Government has directed all public institutions to seek approval from the Ministry of Finance and Economic Planning for their annual procurement plans to ensure efficient financial management.
It has also directed the Auditor-General to conduct annual audits of all procurement activities of public entities in accordance with the Public Procurement Act (Act 663), Professor Newman Kwadwo Kusi, Acting Chief Director of MoFEP, stated in Accra on Tuesday.
Speaking at a day’s capacity building workshop for heads of governance institutions, including Ministers and Deputy Ministers, Directors of Ministries, Departments and Agencies (MDA) on the Public Procurement Act (PPA), Prof. Kusi urged the MDAs to adhere to prudent public expenditure management systems.
He said past financial experiences of the country and the current economic challenges demanded adherence to an effective procurement system, which the government considered as critical for efficient economic administration.
The Act seeks to regulate and ensure that public procurement is carried out in a fair, transparent and non-discriminatory manner.
It also seeks to create the enabling environment for the local business community to become competitive and efficient suppliers to the public sector.
The Act applies to the procurement of goods, works and services, financed in whole or in part from public funds except when the Minister of Finance decides that it is in the national interest to use a different procedure.
Prof Kusi however expressed concern that about four years after the passage of the PPA there were still no thorough mechanism for scrutiny of public procurement plans and no systematic quality control apparatus. Therefore the comprehensives of the procurement plans cannot be established.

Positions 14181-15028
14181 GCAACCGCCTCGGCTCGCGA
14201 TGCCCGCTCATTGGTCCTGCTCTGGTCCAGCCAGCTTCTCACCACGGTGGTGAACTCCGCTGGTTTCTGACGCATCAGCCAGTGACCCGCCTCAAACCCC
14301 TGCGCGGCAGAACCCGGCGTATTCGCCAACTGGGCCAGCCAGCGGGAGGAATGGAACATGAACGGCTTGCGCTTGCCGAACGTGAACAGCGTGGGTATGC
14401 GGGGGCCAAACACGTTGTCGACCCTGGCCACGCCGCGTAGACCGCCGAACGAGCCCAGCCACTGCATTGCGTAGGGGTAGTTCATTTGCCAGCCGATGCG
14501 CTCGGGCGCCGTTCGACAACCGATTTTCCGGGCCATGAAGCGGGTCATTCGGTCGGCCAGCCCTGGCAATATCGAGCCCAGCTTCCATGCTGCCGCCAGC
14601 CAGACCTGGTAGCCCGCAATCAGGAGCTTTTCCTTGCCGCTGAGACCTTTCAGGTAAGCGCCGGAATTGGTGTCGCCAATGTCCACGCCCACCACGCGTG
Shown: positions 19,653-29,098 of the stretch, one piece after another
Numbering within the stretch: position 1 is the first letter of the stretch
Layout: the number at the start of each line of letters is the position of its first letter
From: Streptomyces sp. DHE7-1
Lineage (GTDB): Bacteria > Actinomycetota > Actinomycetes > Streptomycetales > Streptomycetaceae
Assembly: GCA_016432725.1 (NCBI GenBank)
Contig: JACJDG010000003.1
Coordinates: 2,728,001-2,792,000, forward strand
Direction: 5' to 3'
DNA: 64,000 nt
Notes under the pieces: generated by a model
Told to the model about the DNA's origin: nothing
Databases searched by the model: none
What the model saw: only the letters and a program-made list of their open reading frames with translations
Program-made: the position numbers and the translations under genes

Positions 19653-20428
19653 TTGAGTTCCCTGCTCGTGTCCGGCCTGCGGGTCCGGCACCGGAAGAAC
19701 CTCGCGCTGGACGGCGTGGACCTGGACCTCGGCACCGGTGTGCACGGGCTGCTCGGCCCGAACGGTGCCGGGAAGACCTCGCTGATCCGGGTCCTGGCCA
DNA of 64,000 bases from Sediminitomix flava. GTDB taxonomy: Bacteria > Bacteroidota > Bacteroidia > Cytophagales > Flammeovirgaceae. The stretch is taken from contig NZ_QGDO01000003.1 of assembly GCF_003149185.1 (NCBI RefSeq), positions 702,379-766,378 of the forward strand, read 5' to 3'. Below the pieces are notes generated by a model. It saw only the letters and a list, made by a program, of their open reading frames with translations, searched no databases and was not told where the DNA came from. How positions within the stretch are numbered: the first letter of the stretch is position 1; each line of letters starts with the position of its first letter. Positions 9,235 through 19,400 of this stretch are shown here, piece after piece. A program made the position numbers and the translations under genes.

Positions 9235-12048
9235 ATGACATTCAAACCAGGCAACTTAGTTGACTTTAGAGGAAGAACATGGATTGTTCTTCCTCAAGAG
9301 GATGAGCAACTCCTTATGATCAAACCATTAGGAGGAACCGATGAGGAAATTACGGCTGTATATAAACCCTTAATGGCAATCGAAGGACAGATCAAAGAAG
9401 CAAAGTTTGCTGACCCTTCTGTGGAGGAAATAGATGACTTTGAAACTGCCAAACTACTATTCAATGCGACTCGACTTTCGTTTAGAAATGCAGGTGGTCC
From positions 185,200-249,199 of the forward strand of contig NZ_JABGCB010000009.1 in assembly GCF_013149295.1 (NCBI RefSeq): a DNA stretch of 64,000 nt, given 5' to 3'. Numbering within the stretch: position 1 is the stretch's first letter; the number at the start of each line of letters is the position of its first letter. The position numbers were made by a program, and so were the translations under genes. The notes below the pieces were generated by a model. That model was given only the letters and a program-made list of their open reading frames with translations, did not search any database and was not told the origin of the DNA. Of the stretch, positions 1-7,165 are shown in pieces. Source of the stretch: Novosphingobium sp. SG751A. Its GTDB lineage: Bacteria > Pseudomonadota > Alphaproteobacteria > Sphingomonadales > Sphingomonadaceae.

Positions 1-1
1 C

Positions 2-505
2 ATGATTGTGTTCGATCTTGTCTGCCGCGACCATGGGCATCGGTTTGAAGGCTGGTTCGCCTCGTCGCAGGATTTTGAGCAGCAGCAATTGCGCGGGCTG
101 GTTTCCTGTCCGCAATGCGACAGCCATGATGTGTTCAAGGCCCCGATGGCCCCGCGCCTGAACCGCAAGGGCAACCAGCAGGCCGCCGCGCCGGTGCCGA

He said procurement plans that should link spending activities and budget provisions were either non-existent or where they existed they were characterised by a number of deficiencies.
Prof. Kusi accused some government institutions of taking advantage of the deficiencies in the law to procure goods and services for which budget provision did not exist.
“Many other governmental institutions have refused to review their procurement plans on quarterly basis to take account of in-year budgetary pressures and adjustments,” he said.
The Acting Director of Ministry of Finance and Economic Planning also found fault with the current legal and institutional framework for public procurement.
“There are issues with some of the procurement procedures and practices that impact negatively on contract management and value for money,” he said.
Prof. Kusi also identified the problem of fronting, capacity constraints of PPA officials, inconsistency in the application of some procurement policies, corruption and interference as other major challenges hindering the operation of the public procurement system.
Commodore Steve Obimpeh (Rtd), Chairman of the PPA Governing Board, acknowledged the daunting implementation challenges, which had created capacity gaps leading to gross misunderstanding and abuse of the provisions.
He tasked the respective ministers to attain the requisite skills on the PPA in order to engage the process and make good savings for government.